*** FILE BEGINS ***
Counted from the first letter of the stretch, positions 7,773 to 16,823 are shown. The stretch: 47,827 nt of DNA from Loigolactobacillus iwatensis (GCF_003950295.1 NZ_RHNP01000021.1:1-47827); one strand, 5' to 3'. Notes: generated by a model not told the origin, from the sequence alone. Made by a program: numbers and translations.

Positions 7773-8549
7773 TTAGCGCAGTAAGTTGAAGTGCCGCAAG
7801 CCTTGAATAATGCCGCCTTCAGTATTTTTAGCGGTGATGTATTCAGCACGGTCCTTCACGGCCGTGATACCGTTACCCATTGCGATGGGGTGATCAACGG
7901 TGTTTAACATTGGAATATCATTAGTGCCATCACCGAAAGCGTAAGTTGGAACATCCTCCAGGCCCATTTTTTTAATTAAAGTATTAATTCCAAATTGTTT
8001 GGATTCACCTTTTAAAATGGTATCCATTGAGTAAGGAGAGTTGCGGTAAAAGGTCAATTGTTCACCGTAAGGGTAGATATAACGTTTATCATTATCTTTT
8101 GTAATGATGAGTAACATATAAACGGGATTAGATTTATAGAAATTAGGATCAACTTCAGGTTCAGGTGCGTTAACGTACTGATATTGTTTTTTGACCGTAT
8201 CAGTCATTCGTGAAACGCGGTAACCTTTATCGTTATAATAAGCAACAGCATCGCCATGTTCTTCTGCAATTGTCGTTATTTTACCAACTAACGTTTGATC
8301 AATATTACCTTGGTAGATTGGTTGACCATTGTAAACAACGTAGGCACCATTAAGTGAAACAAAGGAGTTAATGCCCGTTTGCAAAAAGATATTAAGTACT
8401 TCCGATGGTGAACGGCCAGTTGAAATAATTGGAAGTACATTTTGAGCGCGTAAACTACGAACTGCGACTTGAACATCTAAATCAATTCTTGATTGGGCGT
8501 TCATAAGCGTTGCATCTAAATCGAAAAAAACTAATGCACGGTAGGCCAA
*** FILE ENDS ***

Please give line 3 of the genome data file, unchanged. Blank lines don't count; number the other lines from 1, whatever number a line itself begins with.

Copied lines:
7773 TTAGCGCAGTAAGTTGAAGTGCCGCAAG